Top 5 Plants for Increasing Oxygen

Originally Published on LungInstitute.com on 15 July 2016 By Cameron

Top 5 Plants for Increasing Oxygen

Looking for a natural way to increase oxygen indoors?

For those suffering from chronic obstructive pulmonary disease (COPD), the desire for more oxygen can be a demanding one. Although there are options available for increasing oxygen through means such as oxygenators and air purifiers, there are a variety of natural alternatives for increasing air quality that are beneficial for both body and mind. The Lung Institute believes the home should foster an environment of good health and well-being, and with your health in mind, we’ve compiled a list of the top 5 plants for increasing oxygen indoors.

5. Areca Palm

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As with all plants, the Areca Palm is biologically engineered to take in carbon dioxide and release oxygen. However, what sets the Areca Palm apart is its ability to also purify the environment it’s placed in by removing dangerous chemicals such as formaldehyde, xylene and toluene.

Recommendation & Care:

The Areca Palm does well in filtered light and needs to be watered often. For one person, four shoulder high plants should suffice.
Best Placement:

The Living Room

4. Snake Plant a.k.a. Mother-In-Law’s Tongue

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Considered highly efficient in oxygen production, the Snake Plant otherwise known as the Mother-In-Law’s Tongue, is unique for its nighttime oxygen production, and ability to purify air through the removal of benzene, formaldehyde, trichloroethylene, xylene and toluene.

Recommendation & Care:

The Snake Plant does well in window light and needs to be watered weekly. For one person, six to eight waist level plants are recommended. In an air sealed room, these plants are capable of producing enough oxygen to breathe normally.
Best Placement:

The Bedroom

3. Money Plant

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Featured by NASA, the Money Plant is renowned for its ability to remove chemicals and other pollutants from the air, specifically benzene, formaldehyde, xylene and toluene. However, despite the benefit of its high purification rate, this plant is toxic to cats, dogs and small children if its leaves are ingested.

Recommendation & Care:

The Money Plant prefers indirect light and needs to be watered every week or so. For one person, three 18-inch plants are recommended.
Best Placement:

Any room but keep out of reach of pets or small children.

2. Gerbera Daisy (Gerbera Jamesonii)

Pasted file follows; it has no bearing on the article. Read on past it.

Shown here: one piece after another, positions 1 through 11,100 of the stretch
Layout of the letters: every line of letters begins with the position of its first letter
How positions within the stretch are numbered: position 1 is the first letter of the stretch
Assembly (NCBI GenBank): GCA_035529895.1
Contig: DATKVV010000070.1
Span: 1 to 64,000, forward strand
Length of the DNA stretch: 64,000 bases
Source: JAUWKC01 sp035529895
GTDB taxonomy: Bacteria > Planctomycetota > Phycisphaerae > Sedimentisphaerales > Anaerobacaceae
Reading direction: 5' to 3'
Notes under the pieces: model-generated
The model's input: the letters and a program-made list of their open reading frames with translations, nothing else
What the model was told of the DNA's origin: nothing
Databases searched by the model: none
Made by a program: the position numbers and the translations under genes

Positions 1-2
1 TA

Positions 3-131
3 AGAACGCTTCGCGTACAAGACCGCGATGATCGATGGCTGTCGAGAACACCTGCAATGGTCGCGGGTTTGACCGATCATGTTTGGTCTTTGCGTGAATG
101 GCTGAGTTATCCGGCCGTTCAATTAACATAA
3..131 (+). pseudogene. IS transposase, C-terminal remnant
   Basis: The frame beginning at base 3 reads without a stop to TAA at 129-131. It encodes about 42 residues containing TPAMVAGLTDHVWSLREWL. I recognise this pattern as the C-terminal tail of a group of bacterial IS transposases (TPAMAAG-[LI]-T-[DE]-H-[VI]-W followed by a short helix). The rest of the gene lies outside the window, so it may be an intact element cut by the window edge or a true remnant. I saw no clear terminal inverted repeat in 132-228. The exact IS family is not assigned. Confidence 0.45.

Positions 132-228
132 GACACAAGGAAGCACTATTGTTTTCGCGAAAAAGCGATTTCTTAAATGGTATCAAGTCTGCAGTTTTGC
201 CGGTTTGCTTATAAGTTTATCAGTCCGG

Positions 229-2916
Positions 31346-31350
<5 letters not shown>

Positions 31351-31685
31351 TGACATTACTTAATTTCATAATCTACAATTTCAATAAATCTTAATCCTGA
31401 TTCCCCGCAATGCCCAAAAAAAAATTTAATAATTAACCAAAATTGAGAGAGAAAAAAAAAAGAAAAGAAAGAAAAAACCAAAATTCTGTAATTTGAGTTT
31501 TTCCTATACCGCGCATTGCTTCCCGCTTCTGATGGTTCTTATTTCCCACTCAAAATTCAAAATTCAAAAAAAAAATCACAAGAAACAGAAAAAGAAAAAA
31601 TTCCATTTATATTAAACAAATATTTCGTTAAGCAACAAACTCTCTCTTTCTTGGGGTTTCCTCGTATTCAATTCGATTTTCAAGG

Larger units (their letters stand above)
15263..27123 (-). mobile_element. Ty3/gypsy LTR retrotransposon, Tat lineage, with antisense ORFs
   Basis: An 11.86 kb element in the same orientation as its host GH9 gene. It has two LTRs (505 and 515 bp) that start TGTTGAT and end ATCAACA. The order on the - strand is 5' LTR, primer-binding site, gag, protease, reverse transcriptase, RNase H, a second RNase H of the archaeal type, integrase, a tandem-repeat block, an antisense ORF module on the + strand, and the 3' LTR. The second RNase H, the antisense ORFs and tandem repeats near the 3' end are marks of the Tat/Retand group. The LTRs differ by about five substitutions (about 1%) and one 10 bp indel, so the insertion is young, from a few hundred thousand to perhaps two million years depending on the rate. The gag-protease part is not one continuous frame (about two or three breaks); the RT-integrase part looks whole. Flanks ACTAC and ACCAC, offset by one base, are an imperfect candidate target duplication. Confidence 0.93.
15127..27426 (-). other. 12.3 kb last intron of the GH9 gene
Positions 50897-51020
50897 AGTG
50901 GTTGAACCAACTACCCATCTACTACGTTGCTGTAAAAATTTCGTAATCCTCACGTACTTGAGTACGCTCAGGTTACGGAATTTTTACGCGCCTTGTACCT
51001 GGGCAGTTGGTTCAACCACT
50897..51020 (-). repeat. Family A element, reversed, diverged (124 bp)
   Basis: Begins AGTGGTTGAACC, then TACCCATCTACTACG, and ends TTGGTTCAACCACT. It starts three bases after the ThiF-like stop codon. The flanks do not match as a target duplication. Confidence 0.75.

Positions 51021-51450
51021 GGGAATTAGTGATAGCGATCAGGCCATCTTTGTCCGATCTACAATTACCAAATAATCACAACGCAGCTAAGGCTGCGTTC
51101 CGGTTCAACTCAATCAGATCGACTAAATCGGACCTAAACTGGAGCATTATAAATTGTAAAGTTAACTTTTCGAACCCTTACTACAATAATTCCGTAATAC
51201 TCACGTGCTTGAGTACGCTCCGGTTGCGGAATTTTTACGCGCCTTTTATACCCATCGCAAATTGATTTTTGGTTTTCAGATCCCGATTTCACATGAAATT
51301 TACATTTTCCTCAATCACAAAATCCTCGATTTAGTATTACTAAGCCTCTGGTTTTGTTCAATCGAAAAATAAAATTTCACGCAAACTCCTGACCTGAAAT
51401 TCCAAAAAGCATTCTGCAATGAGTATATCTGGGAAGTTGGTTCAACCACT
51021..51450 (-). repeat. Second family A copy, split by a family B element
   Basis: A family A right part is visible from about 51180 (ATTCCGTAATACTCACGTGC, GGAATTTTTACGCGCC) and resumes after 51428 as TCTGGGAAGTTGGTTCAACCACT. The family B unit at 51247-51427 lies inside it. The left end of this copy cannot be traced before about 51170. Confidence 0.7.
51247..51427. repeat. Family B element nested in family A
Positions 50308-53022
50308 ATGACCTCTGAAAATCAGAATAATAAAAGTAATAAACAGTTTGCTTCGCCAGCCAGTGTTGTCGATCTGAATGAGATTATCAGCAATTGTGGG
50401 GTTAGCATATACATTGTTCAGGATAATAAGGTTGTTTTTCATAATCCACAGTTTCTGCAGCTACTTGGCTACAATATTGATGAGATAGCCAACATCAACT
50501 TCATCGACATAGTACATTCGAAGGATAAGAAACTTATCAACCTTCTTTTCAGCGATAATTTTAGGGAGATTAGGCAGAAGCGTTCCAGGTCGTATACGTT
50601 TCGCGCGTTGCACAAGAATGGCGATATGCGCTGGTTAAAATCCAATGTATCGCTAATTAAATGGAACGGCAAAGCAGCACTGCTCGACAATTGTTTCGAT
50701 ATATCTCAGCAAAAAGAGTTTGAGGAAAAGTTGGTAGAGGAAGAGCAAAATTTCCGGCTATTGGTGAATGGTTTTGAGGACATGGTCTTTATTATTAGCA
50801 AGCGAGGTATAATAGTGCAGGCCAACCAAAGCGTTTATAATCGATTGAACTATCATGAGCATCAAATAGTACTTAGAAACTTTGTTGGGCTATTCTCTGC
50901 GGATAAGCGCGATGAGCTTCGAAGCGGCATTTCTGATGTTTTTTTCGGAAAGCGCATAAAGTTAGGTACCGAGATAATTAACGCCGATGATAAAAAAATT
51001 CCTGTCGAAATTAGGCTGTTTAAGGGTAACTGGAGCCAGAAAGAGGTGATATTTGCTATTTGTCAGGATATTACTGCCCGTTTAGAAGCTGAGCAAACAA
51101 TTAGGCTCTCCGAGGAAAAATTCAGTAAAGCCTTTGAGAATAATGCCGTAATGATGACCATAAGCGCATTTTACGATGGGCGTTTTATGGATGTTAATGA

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Arguably the prettiest entry on the list, the Gerbera Daisy is often used as a decorative element in gardening. However, the Gerbera Daisy is also distinct for its ability to produce high levels of oxygen at night while removing harmful chemicals, such as benzene and trichloroethylene. Beneficial for those suffering from sleep apnea and breathing disorders, keep this one on the nightstand for better sleep.

Recommendation & Care:

The Gerbera Daisy prefers bright sunlight during the summer, spring and fall, and indirect light during the winter. It needs to be watered regularly with the soil being kept moist. Due to the decorative nature of the flower, the amount of recommended flower pots is up to the discretion of the planter.
Best Placement:

The Bedroom

1. Chinese Evergreens

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The Chinese Evergreen is one of the most common household plants and for good reason. This plant emits a high oxygen content while purifying indoor spaces of harmful chemicals such as benzene, formaldehyde and other toxins. As its name suggests, it is quite popular in China specifically for its high efficiency in removing harmful pollutants from the air.

Recommendation & Care:

The Chinese Evergreen does well in full shade, and only needs to be watered occasionally with a focus on keeping the soil moist. The number of plants kept is at the owner’s discretion.

Best Placement:

The Living Room

Along with the top 5 plants for increasing oxygen, what else can I do to breathe easier?

Although keeping oxygen-generating plants, such as our top 5 plants for increasing oxygen, may increase the quality of life for those suffering from COPD, they are not a form of treatment. And though indoor plants may ease the symptoms of COPD, they will be ineffective when outside the home or workplace.

Currently COPD has no cure; however, new discoveries are being made every day in the field of cellular research. As the scientific community continues to put their best minds to the task of solving the problems and complications of the human body, the Lung Institute will continue to bring these advancements to the public with the hope of bettering quality of life.

If you’re looking to make a profound change in your life or the life of someone you love, the time is now. If you or a loved one suffers from COPD, emphysema, pulmonary fibrosis or another lung disease, the Lung Institute may be able to help with a variety of cellular treatment options. Contact us at (888) 510-7519 today to find out if you qualify for cellular therapy.

Thinking about starting an indoor plant collection? Have a few suggestions of your own? We’d love to hear from you! Share your thoughts and comments on our list of the top 5 plants for increasing oxygen below!

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